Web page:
Bohr was right, mass/energy conservation only holds on
large enough scales. We have made the same analogy
with nonconservation of energy in 'Value's law values Metric' webpublished
as
http://www.cs.strath.ac.uk/Contrib/wpc/reports/metric/metric.html
Whilst I consider Ochoa and Petrovic to have been mistaken in
saying that one can get spurious correlations between values and prices,
I think there is some merit in the argument that the appropriate
metric to minimise is not the squared error - which is what standard
regression and correlation techniques attempt to do.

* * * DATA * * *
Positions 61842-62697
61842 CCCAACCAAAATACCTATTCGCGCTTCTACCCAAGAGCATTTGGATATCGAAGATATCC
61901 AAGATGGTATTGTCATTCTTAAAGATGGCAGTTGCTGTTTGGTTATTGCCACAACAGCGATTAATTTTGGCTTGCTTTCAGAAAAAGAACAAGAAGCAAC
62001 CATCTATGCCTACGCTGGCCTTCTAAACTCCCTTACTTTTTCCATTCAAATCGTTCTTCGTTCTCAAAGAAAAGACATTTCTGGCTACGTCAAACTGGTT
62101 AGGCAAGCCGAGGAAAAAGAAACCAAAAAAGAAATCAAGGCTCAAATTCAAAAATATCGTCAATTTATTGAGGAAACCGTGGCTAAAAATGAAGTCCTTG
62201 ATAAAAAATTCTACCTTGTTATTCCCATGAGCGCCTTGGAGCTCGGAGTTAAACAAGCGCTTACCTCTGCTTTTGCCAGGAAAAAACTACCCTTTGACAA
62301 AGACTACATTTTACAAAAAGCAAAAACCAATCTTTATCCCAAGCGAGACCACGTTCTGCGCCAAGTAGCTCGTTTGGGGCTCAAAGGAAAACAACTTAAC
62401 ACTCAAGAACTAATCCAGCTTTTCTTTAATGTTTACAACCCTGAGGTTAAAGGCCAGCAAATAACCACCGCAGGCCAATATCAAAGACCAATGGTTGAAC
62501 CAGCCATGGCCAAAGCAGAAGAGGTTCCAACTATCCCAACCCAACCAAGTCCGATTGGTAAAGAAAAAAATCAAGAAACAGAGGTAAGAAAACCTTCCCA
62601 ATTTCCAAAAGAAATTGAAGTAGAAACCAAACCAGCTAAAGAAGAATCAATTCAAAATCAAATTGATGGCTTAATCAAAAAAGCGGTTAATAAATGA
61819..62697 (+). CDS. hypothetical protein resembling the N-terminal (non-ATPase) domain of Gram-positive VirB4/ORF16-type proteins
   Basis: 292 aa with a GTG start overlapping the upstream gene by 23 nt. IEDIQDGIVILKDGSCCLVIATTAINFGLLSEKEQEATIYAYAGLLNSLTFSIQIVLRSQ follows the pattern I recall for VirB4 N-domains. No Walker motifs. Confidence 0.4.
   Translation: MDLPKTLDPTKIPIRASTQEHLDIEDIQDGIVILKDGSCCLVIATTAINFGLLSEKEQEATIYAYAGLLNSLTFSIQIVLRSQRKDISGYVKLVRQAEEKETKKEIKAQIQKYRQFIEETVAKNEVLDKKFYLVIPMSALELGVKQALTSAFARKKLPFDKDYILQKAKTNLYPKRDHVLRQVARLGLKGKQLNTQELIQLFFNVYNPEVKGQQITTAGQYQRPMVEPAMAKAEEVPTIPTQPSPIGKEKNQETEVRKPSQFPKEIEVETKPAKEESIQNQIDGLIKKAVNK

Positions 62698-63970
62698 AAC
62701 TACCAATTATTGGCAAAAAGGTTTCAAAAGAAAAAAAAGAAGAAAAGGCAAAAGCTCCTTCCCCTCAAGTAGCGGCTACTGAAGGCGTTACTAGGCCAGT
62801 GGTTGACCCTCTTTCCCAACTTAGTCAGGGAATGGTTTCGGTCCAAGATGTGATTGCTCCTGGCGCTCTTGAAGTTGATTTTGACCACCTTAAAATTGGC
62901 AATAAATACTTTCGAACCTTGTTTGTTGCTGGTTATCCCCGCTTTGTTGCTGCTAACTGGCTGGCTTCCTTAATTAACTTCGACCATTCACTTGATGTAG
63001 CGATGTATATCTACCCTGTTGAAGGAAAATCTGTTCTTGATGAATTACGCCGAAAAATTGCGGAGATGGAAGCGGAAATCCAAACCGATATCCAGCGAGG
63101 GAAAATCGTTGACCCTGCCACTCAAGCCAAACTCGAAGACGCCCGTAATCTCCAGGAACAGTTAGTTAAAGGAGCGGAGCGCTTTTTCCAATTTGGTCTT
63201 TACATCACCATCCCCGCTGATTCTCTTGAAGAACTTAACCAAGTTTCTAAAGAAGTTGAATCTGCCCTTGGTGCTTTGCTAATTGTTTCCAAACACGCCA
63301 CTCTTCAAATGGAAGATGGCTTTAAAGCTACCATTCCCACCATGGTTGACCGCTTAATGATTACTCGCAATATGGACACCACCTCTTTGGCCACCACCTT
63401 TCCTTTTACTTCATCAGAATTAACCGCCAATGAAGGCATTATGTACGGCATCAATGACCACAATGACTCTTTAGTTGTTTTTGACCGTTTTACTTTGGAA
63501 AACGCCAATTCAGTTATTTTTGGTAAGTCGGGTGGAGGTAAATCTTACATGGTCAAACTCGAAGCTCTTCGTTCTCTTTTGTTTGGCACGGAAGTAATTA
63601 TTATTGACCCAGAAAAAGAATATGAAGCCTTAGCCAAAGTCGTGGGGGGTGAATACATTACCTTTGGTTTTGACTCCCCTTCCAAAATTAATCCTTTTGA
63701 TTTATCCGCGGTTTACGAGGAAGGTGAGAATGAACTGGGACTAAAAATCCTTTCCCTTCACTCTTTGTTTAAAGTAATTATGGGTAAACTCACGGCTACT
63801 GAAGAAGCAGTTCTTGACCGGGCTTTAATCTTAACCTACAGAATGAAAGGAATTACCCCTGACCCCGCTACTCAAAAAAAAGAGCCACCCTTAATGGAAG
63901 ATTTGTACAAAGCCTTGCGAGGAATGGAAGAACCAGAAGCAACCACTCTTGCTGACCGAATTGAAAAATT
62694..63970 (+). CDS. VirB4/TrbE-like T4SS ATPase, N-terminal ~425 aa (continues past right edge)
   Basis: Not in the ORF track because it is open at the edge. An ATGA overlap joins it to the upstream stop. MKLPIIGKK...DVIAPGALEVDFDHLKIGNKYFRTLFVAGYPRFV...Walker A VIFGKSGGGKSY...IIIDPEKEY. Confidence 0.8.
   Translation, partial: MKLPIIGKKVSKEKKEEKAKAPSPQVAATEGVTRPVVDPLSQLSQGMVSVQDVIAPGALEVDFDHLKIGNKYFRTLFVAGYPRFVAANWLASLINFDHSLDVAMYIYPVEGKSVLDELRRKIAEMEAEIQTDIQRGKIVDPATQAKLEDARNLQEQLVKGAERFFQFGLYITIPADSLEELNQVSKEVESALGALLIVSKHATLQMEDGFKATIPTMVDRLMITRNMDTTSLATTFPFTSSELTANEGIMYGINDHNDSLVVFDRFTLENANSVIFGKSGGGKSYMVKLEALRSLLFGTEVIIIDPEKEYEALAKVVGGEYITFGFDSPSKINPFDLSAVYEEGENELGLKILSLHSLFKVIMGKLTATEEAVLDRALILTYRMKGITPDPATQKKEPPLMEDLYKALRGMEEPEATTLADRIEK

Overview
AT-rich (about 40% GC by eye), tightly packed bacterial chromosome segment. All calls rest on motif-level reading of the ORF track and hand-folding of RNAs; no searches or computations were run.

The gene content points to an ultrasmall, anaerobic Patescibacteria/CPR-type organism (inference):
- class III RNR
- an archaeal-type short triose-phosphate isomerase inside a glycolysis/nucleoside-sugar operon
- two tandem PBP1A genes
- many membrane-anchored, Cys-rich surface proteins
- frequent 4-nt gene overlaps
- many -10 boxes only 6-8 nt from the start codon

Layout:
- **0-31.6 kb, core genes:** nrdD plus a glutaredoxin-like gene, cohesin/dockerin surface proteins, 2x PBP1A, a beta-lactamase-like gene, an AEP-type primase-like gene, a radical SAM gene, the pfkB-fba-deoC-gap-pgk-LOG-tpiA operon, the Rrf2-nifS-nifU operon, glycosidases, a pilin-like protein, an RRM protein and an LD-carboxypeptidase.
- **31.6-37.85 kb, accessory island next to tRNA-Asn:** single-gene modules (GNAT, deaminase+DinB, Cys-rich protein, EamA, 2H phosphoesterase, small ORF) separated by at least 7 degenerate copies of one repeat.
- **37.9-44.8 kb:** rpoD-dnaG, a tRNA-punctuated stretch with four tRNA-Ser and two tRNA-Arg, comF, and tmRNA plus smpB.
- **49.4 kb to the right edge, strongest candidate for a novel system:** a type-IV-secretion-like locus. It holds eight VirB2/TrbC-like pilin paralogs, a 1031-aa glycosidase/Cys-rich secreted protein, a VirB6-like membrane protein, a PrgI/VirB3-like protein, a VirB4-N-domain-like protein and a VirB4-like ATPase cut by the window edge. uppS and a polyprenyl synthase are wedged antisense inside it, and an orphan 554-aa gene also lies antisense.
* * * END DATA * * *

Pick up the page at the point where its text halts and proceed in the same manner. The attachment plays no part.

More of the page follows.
Various possible metrics could be used:
Euclidean distance
Angle between vectors
Inner product of the vectors
Correlation
Mean absolute error
In the paper cited we argue that commodity space is non-euclidean
and that a modified manhattan metric is the appropriate one to use.
This would imply that statistical estimation techniques applied
to commodity prices should be designed to minimise the mean absolute
error.